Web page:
NRDC, wind power, and St. Lucie

A few weeks back Florida Power and Light asked NRDC to support a wind project that they have proposed for St. Lucie, Florida. Energy project siting battles take a lot of resources, and NRDC simply can't afford to get involved except in the most important and precedent setting projects. So I said, no. However, increasing the use of renewable energy is one of NRDC's priorities in general and especially in Florida, so I offered instead to send a letter emphasizing the importance of wind as a way to fight global warming and thus the need to give wind a full and fair hearing.

Poorly sited, wind farms can be environmentally destructive and there is a valid range of opinions about the visual impacts. However, the challenges of global warming and benefits of wind power are too significant for us to lightly prejudge or short circuit the necessary environmental siting review and permitting process.

That was the point I tried to make in my letter. I assumed that since I didn't say that NRDC "endorsed" or "supported" the St. Lucie project that no one would assume that we did.  And for the record, we have not taken any position on the project.

Hind sight being 20-20, I'm not surprised that some took our support for wind in general to be support for the project. And this happened in the first article that reported on our letter, which ran with the headline "Turbine plan gains support from National Resources Defense Council." (Yes, they got NRDC's name wrong both in the original article and in the corrected one.) And boy, did I hear an earful from a number of very passionate local advocates.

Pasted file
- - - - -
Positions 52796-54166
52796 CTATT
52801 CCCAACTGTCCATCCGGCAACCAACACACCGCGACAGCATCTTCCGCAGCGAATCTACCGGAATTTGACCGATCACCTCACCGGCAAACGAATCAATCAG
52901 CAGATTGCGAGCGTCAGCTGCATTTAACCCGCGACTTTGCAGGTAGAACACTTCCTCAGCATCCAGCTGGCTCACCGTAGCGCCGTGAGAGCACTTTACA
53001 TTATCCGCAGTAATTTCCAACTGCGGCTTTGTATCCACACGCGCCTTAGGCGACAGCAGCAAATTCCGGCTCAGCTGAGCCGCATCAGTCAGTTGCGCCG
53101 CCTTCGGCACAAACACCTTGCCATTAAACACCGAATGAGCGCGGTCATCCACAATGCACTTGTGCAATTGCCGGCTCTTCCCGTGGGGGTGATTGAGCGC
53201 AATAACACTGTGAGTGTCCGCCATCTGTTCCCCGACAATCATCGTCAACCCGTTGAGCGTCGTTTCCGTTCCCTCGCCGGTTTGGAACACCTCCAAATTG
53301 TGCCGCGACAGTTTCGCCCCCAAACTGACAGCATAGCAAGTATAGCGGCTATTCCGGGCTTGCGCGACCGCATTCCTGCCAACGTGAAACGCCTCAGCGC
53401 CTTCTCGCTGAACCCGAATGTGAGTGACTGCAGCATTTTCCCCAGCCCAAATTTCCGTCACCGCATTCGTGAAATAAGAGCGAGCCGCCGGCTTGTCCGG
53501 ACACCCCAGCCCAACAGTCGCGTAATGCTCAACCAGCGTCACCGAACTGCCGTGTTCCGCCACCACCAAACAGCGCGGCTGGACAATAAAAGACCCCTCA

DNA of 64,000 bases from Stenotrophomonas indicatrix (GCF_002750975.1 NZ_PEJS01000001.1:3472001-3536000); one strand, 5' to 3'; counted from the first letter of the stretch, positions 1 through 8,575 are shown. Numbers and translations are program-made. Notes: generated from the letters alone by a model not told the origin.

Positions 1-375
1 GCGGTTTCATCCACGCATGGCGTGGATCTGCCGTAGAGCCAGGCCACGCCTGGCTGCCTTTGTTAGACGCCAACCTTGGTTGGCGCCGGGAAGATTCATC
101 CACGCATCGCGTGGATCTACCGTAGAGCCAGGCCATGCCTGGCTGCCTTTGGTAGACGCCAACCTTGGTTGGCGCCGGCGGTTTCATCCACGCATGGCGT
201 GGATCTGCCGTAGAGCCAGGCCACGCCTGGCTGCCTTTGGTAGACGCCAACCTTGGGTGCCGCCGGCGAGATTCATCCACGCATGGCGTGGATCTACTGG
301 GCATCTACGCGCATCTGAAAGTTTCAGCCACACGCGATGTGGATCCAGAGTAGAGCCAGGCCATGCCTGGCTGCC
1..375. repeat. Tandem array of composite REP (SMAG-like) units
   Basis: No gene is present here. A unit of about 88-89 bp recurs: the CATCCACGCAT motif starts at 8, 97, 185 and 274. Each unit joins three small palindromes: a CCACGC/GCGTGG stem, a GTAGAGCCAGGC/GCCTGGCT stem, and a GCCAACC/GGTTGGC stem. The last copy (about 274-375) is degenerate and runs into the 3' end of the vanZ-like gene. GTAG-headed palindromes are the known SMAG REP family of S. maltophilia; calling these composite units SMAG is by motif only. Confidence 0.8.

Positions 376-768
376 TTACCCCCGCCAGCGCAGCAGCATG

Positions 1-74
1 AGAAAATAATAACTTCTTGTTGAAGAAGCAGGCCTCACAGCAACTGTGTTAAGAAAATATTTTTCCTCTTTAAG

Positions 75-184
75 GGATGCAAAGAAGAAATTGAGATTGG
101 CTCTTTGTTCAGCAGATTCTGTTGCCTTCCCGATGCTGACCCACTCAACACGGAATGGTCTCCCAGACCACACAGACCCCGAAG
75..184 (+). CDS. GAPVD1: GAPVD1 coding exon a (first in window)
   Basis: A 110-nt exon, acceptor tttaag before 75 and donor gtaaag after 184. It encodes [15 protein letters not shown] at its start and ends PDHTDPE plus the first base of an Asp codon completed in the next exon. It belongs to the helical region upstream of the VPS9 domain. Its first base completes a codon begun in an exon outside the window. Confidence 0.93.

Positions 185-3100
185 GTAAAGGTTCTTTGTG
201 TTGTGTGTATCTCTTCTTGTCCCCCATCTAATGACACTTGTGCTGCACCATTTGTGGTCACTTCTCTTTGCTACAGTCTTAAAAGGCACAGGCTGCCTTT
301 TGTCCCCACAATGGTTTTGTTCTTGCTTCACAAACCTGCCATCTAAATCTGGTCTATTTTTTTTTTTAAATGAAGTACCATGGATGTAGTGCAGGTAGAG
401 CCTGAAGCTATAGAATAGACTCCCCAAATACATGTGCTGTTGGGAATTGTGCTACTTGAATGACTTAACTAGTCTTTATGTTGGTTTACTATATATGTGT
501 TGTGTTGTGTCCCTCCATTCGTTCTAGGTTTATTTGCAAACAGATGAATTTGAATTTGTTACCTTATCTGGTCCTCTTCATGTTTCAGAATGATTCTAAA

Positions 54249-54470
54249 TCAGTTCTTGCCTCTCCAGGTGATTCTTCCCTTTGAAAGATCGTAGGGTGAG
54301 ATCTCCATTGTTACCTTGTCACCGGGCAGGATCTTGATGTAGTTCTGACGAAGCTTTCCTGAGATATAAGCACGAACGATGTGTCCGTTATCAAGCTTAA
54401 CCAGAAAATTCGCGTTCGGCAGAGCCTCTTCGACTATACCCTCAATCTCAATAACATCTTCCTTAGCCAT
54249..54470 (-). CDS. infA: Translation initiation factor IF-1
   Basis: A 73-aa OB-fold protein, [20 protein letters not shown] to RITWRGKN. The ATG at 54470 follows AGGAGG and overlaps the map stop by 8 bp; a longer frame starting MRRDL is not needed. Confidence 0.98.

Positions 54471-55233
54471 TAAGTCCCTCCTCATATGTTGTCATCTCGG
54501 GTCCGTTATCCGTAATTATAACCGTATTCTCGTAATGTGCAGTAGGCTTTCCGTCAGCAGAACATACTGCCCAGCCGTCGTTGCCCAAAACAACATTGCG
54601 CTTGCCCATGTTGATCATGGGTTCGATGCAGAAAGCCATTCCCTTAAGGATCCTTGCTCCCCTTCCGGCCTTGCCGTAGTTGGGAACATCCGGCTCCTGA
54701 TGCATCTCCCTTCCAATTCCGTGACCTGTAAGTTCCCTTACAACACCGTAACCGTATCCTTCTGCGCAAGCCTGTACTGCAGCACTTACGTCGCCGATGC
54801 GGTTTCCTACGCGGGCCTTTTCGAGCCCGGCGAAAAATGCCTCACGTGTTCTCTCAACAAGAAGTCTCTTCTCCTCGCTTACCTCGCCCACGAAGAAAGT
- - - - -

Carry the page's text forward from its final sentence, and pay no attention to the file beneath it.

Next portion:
I have since talked to the reporter and he has corrected the story with this one.

I have also since read this article in NRDC's Onearth Magazine, which mentions that NRDC is working with the Surfrider Foundation to help protect the coastline of...where else but St. Lucie County. The article paints a compelling picture of a beautiful part of the country at high risk from global warming and poor environmental management.

I have no idea if the site that FLP has proposed for St. Lucie is a suitable site for wind, but we all--even the most passionate defenders of our local environment--have to struggle  with what we can do to help fight global warming. If we say no to a wind farm or solar panels or some other solution to global warming, we have to think long and hard about where else those technologies should go and what other solutions we can do locally.

We cannot afford to sacrifice our natural treasures or fragile and endangered ecosystems in our fight against global warming. The cure must not be worse than the disease. But there are going to be tough decisions to make, and the fight against global warming is not one that we can afford to lose.